Tomorrow is the first day of the American Horse Publications 2012 seminar, Ride into History. Therefore, May’s end-of-the month pondering on blogging will be on the meaning of permanence. Which lasts longer, my magazine articles or my blog posts?
Personal: I did these first, so of course, I think they are superior. Plus, I’ve been paid more often to write for magazines than for webpages, a second compelling reason to favor the former.
Older: The form is established. Magazines come and go no one suddenly changes the alphabet.
Tangible: I can pick up an issue, open to the page, and see it. There it is. Right there.
Fixed: No one is reaching into my bookshelves and erasing all the pages. Short of fire or eventual paper deterioration, the magazines I have written for will sit on the shelves over my right shoulder until judgment day.
Replaceable: When the horse magazine SPUR went belly-up, the issues remained. If I lose my copy, a library, bookstore, or collector will have a replacement.
Effective Life Span: each issue is only seen by those who subscribed, paid, or found it left in a doctor’s waiting room. Yes, articles in old issues can be found, but how often does anyone other than the author bother?
Personal: (I wobble between 2&3.)
“I’ve come up with a set of rules that describe our reactions to technologies:
1. Anything that is in the world when you’re born is normal and ordinary and is just a natural part of the way the world works.
2. Anything that’s invented between when you’re fifteen and thirty-five is new and exciting and revolutionary and you can probably get a career in it.
3. Anything invented after you’re thirty-five is against the natural order of things.”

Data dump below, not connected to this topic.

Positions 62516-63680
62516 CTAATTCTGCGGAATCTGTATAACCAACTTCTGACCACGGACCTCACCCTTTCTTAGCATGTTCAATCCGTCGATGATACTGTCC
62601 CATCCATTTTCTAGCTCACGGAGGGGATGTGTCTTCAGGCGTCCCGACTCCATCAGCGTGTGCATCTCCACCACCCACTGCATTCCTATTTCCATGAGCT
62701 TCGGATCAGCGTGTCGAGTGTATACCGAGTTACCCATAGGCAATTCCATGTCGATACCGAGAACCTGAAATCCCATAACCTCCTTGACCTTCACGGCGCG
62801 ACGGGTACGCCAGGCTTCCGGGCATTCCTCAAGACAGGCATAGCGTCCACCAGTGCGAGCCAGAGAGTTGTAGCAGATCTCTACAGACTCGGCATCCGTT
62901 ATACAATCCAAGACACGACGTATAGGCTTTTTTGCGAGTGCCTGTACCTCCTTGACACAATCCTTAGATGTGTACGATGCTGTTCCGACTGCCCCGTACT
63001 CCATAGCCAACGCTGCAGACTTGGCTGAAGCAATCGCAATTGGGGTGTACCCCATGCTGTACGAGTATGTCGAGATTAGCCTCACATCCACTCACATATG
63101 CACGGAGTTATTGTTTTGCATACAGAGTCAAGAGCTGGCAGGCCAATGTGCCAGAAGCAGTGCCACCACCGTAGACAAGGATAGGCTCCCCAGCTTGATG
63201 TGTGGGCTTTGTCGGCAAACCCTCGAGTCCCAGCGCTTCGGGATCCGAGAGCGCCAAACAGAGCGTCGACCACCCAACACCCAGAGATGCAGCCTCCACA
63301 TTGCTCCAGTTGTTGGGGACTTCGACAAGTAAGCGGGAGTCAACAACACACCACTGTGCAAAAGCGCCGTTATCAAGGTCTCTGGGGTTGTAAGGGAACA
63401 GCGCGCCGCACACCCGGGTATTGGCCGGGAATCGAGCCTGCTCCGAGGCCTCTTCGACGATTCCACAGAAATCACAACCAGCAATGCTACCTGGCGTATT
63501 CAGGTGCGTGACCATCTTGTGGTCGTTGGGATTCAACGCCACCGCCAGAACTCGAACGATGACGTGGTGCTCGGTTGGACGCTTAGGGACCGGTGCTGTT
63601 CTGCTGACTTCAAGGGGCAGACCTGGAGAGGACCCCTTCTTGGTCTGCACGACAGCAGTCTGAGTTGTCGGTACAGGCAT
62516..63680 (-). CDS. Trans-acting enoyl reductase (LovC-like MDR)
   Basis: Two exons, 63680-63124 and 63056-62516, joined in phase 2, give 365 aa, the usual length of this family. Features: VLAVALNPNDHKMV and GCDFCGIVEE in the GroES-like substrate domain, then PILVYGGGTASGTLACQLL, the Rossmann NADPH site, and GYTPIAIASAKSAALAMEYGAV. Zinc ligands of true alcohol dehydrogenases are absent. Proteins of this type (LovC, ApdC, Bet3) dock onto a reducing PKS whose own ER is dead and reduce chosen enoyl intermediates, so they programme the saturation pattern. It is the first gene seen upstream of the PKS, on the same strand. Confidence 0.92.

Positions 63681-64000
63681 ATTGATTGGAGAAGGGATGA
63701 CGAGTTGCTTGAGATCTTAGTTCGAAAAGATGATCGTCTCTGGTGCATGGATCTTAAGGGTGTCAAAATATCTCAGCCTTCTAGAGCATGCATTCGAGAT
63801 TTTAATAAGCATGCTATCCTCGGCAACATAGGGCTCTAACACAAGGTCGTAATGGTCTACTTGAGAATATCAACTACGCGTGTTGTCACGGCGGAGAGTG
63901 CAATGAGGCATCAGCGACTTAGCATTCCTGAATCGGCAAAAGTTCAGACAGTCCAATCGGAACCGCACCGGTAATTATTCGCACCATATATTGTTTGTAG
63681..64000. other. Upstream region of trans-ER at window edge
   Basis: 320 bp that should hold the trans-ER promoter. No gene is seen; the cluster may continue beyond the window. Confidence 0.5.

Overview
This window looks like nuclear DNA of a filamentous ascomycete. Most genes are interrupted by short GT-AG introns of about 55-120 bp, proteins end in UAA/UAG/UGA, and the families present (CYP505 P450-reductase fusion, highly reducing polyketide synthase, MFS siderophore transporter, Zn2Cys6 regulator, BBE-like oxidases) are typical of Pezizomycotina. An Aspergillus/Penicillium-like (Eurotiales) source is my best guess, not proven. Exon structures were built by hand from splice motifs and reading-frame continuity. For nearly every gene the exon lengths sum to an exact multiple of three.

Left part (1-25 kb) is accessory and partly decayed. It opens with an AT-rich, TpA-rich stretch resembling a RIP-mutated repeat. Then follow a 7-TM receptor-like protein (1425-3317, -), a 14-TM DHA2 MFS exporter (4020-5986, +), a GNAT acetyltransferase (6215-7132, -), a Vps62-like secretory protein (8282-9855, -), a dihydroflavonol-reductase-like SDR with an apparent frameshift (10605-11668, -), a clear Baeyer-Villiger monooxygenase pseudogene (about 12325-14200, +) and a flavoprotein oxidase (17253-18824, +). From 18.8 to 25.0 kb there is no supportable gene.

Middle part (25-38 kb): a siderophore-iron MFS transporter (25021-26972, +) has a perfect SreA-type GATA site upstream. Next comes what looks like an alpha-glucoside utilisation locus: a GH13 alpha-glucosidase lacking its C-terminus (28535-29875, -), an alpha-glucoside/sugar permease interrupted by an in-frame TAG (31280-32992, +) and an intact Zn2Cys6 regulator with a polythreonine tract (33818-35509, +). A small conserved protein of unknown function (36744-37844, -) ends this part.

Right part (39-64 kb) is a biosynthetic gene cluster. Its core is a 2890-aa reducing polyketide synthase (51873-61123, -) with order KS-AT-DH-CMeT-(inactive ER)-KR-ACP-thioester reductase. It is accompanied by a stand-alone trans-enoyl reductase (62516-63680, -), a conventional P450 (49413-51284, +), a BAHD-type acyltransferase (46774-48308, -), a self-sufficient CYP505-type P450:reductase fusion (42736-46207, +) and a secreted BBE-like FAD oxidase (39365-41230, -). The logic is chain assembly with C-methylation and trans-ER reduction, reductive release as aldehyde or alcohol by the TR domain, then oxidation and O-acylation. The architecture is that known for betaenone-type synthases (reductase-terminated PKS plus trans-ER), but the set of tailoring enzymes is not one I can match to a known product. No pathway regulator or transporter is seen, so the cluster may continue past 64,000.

Douglas Adams, Salmon of Doubt from Good Reads
New: Who knows were the form will be in 5 years? We could be getting our LOLCat fix from hologramatic renderings and using our computers for fish tanks.
Intangible: If it’s not written down, it doesn’t exist. Therefore my blog doesn’t exist. Sure, I can print an entry but even I am not compulsive enough to print the comments, the links, the Facebook likes associated with each post. If I did, they would be stored linearly, rather than as an intersecting heap. The nature of the beast would be altered.
Blogs go away: Services go out of business. People change their minds. Blogs get removed for terms-of-service violations.
Blogs don’t go away: Early email advice applies double to blogs: Never mail (post) anything you wouldn’t want to see the next morning on a billboard on your way to work. Once it’s out there, it has the potential to swirl in the ether forever. I have commented on the appropriateness of a post only to realize that it was written 5 years earlier.
Worldwide. Self-replicating. Ever-expanding: There is a reason it’s called Going Viral.
Connectivity: A blog post can reference earlier blog posts, magazine articles in PDF, or books sales for those fortunate enough to have same. Older work no longer goes off to die in musty, dark corners.
Of course, the ancient Egyptian hieroglyphs carved in stone will outlive us all.
How do you vote? Which is more permanent: limited but tangible print or omni-present but intangible electrons?